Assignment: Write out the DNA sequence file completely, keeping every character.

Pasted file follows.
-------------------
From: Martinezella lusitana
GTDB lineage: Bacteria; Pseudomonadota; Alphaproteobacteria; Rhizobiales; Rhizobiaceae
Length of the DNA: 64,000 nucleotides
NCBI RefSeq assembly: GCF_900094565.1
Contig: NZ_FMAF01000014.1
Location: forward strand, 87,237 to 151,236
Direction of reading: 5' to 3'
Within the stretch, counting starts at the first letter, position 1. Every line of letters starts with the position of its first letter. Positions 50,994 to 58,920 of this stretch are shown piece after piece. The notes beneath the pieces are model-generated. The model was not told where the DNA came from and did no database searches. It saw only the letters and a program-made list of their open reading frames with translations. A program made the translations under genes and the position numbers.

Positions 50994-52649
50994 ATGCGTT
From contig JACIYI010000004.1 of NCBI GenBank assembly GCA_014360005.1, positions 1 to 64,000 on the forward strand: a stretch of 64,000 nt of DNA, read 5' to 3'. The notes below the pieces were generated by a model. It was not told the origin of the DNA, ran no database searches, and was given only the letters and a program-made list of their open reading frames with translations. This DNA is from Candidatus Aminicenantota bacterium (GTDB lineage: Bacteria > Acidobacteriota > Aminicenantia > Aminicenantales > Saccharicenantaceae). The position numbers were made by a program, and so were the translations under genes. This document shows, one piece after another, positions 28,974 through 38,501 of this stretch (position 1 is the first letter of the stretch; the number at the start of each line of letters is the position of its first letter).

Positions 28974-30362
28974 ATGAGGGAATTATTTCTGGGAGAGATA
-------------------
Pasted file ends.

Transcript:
From: Martinezella lusitana
GTDB lineage: Bacteria; Pseudomonadota; Alphaproteobacteria; Rhizobiales; Rhizobiaceae
Length of the DNA: 64,000 nucleotides
NCBI RefSeq assembly: GCF_900094565.1
Contig: NZ_FMAF01000014.1
Location: forward strand, 87,237 to 151,236
Direction of reading: 5' to 3'
Within the stretch, counting starts at the first letter, position 1. Every line of letters starts with the position of its first letter. Positions 50,994 to 58,920 of this stretch are shown piece after piece. The notes beneath the pieces are model-generated. The model was not told where the DNA came from and did no database searches. It saw only the letters and a program-made list of their open reading frames with translations. A program made the translations under genes and the position numbers.

Positions 50994-52649
50994 ATGCGTT
From contig JACIYI010000004.1 of NCBI GenBank assembly GCA_014360005.1, positions 1 to 64,000 on the forward strand: a stretch of 64,000 nt of DNA, read 5' to 3'. The notes below the pieces were generated by a model. It was not told the origin of the DNA, ran no database searches, and was given only the letters and a program-made list of their open reading frames with translations. This DNA is from Candidatus Aminicenantota bacterium (GTDB lineage: Bacteria > Acidobacteriota > Aminicenantia > Aminicenantales > Saccharicenantaceae). The position numbers were made by a program, and so were the translations under genes. This document shows, one piece after another, positions 28,974 through 38,501 of this stretch (position 1 is the first letter of the stretch; the number at the start of each line of letters is the position of its first letter).

Positions 28974-30362
28974 ATGAGGGAATTATTTCTGGGAGAGATA